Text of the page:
More recently, corporate investment in academic work has been quite modest and confined largely to a few successful consortium research programs that have attracted industry support and have also, in some cases, been funded by state initiatives. Several state programs, notably in California and Georgia,26 support academic telecommunications research and interactions with industry.
Another challenge in teaching telecommunications or carrying out a relevant research program in universities is that the facilities and resources at academic institutions are not adequate to address the architectural and operational issues of large-scale telecommunications networks. Since there has never been any pressure or financial incentive to create the resources
The previous sections highlight several of the more prominent federal funding programs related to telecommunications. But there have been many other important areas of investment over the years. Within DOD itself, the service laboratories (Office of Naval Research, Air Force Office of Scientific Research, and the Army Research Office) as well as other military R&D centers (such as MIT Lincoln Laboratory, Rome Air Development Center, Army Satellite R&D at Ft. Monmouth, and so on) have made significant investments in a wide array of telecommunications technologies. Another mission-driven investment was made by NASA in support of satellite and space missions. Finally, programs at the National Telecommunications and Information Administration’s Boulder laboratory have helped advance the field of wireless propagation.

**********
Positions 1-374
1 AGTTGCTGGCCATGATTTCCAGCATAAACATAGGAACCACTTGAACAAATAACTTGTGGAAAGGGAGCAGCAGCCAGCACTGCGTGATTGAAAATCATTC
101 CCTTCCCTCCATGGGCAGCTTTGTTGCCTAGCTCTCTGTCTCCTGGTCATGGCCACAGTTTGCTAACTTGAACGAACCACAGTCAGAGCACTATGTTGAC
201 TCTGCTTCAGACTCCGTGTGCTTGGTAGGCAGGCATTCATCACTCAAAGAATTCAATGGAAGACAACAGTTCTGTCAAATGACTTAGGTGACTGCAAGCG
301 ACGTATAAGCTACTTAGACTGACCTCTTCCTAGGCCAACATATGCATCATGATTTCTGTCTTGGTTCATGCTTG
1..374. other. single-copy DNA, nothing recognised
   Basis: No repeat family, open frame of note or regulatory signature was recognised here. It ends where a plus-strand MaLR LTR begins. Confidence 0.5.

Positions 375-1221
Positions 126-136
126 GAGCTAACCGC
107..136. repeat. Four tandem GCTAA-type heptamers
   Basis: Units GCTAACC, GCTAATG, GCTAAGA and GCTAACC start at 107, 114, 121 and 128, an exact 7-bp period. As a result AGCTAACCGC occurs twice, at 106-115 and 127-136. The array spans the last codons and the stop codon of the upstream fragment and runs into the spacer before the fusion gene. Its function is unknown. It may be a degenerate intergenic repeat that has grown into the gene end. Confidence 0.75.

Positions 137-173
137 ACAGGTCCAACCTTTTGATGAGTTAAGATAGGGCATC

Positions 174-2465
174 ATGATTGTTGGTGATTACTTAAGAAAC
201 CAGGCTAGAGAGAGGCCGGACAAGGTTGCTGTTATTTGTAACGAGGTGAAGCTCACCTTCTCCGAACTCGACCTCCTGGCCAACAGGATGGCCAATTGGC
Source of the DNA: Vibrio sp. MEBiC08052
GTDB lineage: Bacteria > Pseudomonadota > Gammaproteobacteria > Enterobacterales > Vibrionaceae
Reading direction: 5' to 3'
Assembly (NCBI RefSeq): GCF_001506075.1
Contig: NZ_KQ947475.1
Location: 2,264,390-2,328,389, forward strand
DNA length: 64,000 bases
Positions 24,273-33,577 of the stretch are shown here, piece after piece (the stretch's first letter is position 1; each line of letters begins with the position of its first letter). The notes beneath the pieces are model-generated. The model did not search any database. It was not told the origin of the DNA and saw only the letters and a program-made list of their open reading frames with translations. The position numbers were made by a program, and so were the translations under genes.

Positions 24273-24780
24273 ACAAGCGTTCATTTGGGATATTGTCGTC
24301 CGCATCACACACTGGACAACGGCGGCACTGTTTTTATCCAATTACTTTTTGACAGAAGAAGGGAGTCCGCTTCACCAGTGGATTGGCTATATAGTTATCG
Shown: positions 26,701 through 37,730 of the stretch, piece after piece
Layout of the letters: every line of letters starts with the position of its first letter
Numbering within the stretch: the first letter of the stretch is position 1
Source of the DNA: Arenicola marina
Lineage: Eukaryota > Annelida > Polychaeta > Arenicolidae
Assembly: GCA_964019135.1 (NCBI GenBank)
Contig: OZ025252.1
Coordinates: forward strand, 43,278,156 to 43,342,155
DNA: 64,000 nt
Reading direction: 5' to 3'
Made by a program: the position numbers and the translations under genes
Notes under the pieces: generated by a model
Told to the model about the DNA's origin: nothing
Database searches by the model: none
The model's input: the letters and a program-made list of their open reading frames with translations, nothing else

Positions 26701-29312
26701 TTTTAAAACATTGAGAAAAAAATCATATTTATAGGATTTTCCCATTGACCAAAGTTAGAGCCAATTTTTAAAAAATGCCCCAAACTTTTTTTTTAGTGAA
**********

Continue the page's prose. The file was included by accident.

Long a source of support for research on large-scale problems, DARPA has led in computer networking (via the ARPANET and its derivatives) and in the creation of the Internet (via its support of TCP/IP protocols and related computer networking services such as e-mail, ftp, gopher, and others) and remains committed today to advances in telecommunications-focused research. In the early 1990s, DARPA was involved in the research on and adoption of asynchronous transfer mode (ATM) technology, as well as research into packet technologies for voice and video. Along with nearly 40 other organizations, DARPA also completed work on the Gigabit Testbed Initiative, an effort by a host of universities, telecommunication carriers, industry, national laboratories, and computer companies to create a number of very-high-speed network testbeds and explore their use for scientific research and other applications.22 In the late 1990s, DARPA also funded the All Optical Networking Consortium, which was formed by the cooperation of Bell Laboratories, Digital Equipment Corporation, and the Massachusetts Institute of Technology to examine the unique properties of fiber optics for advanced broadband networking. DARPA has also been a long-standing, significant funder of wireless research.